prince/390816101/
 
Bill Steele
2017-02-20 18:04:16 UTC
Permalink
Raw Message
Post by Bradley K. Sperman
Level of fentanyl found in musician's body was so great no one
could have survived it.
Pills marked as hydrocodone that were seized from Paisley Park
after Prince’s overdose death actually contained fentanyl, the
powerful opioid that killed him, according to a source with
knowledge of the investigation.
The musician, who weighed only 112 pounds at the time of his
death April 21, had so much of the drug in his system, autopsy
results later showed, that it would have killed anyone,
regardless of size, the source said.
Prince did not possess a prescription for fentanyl, a synthetic
opioid that has been described as 100 times more powerful than
morphine, the source said.
Despite the finding, investigators still aren’t certain how the
57-year-old megastar ingested the fentanyl. However, they are
leaning toward the theory that he took the pills not knowing
they contained the drug.
An autopsy report released in June by the Midwest Medical
Examiner’s Office said Prince died from an accidental, self-
administered overdose of fentanyl. But it did not indicate how
he obtained the painkiller, nor did it list any other cause of
death or “significant condition.”
Four months after Prince’s death, investigators are still
wrestling with a host of questions in hopes of solving the
mystery of how Prince got the drug and what happened in his
final hours. But even without definitive answers, it seems more
and more likely that Prince became a casualty of what is being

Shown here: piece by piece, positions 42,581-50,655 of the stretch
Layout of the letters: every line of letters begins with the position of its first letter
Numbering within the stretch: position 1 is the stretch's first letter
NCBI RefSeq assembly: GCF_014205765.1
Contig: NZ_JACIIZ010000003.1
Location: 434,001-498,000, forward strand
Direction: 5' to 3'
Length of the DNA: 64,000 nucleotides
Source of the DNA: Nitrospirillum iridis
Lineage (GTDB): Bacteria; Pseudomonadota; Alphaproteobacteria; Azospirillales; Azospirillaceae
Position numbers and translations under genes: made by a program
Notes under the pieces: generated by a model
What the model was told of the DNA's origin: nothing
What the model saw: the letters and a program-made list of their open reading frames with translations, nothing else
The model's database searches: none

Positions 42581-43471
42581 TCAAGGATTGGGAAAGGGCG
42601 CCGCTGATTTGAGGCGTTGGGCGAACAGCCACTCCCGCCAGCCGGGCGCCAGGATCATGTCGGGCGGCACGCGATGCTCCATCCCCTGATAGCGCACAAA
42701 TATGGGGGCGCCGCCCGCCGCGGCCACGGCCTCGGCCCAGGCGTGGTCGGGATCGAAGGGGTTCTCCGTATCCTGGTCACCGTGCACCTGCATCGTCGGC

called a new national crisis of deadly counterfeit pills.
Illicit fentanyl has traditionally been mixed with or sold as
heroin — as was the case in a series of overdose deaths in north-
central Minnesota and North Dakota earlier this year. But the
Drug Enforcement Administration said drug traffickers have since
expanded the illicit fentanyl market by producing counterfeit
pills that contain the opioid.
And while the 2006 raid of a single Mexican drug lab halted an
earlier surge in fentanyl-linked overdose deaths, authorities
say China-sourced fentanyl and precursor chemicals are now being
sold to criminals running clandestine pill-press operations
across North America.
A recent flood of “wholesale amounts” of counterfeit pills that
contain fentanyl prompted the DEA last month to issue a report
warning of a rise in “overdoses, deaths and opiate-dependent
individuals.” The DEA said it tested eight times as much
fentanyl last year as it did during the 2006 crisis.
“This is becoming a trend,” according to the DEA’s report, “not